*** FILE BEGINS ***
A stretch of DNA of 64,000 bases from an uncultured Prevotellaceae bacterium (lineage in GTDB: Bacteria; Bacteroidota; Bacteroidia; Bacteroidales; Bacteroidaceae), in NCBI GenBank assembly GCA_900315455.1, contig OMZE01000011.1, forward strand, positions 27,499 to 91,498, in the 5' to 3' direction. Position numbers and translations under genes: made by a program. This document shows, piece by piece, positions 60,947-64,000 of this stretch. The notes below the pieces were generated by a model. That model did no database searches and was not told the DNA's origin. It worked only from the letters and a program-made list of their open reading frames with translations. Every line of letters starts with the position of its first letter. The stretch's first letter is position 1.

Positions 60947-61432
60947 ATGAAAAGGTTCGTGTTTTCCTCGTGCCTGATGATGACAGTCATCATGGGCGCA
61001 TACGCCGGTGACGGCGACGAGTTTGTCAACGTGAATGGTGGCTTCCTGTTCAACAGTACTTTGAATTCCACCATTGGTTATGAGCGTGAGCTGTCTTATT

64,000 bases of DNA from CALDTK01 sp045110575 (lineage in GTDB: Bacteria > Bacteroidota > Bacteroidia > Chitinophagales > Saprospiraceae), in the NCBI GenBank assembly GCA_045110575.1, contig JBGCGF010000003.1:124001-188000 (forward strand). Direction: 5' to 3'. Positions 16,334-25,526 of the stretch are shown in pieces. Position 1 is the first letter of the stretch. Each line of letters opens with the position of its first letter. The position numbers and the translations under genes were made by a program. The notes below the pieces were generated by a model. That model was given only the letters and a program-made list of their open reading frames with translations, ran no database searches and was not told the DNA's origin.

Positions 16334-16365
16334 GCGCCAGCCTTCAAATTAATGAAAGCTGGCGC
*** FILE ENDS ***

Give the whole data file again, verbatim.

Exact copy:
A stretch of DNA of 64,000 bases from an uncultured Prevotellaceae bacterium (lineage in GTDB: Bacteria; Bacteroidota; Bacteroidia; Bacteroidales; Bacteroidaceae), in NCBI GenBank assembly GCA_900315455.1, contig OMZE01000011.1, forward strand, positions 27,499 to 91,498, in the 5' to 3' direction. Position numbers and translations under genes: made by a program. This document shows, piece by piece, positions 60,947-64,000 of this stretch. The notes below the pieces were generated by a model. That model did no database searches and was not told the DNA's origin. It worked only from the letters and a program-made list of their open reading frames with translations. Every line of letters starts with the position of its first letter. The stretch's first letter is position 1.

Positions 60947-61432
60947 ATGAAAAGGTTCGTGTTTTCCTCGTGCCTGATGATGACAGTCATCATGGGCGCA
61001 TACGCCGGTGACGGCGACGAGTTTGTCAACGTGAATGGTGGCTTCCTGTTCAACAGTACTTTGAATTCCACCATTGGTTATGAGCGTGAGCTGTCTTATT

64,000 bases of DNA from CALDTK01 sp045110575 (lineage in GTDB: Bacteria > Bacteroidota > Bacteroidia > Chitinophagales > Saprospiraceae), in the NCBI GenBank assembly GCA_045110575.1, contig JBGCGF010000003.1:124001-188000 (forward strand). Direction: 5' to 3'. Positions 16,334-25,526 of the stretch are shown in pieces. Position 1 is the first letter of the stretch. Each line of letters opens with the position of its first letter. The position numbers and the translations under genes were made by a program. The notes below the pieces were generated by a model. That model was given only the letters and a program-made list of their open reading frames with translations, ran no database searches and was not told the DNA's origin.

Positions 16334-16365
16334 GCGCCAGCCTTCAAATTAATGAAAGCTGGCGC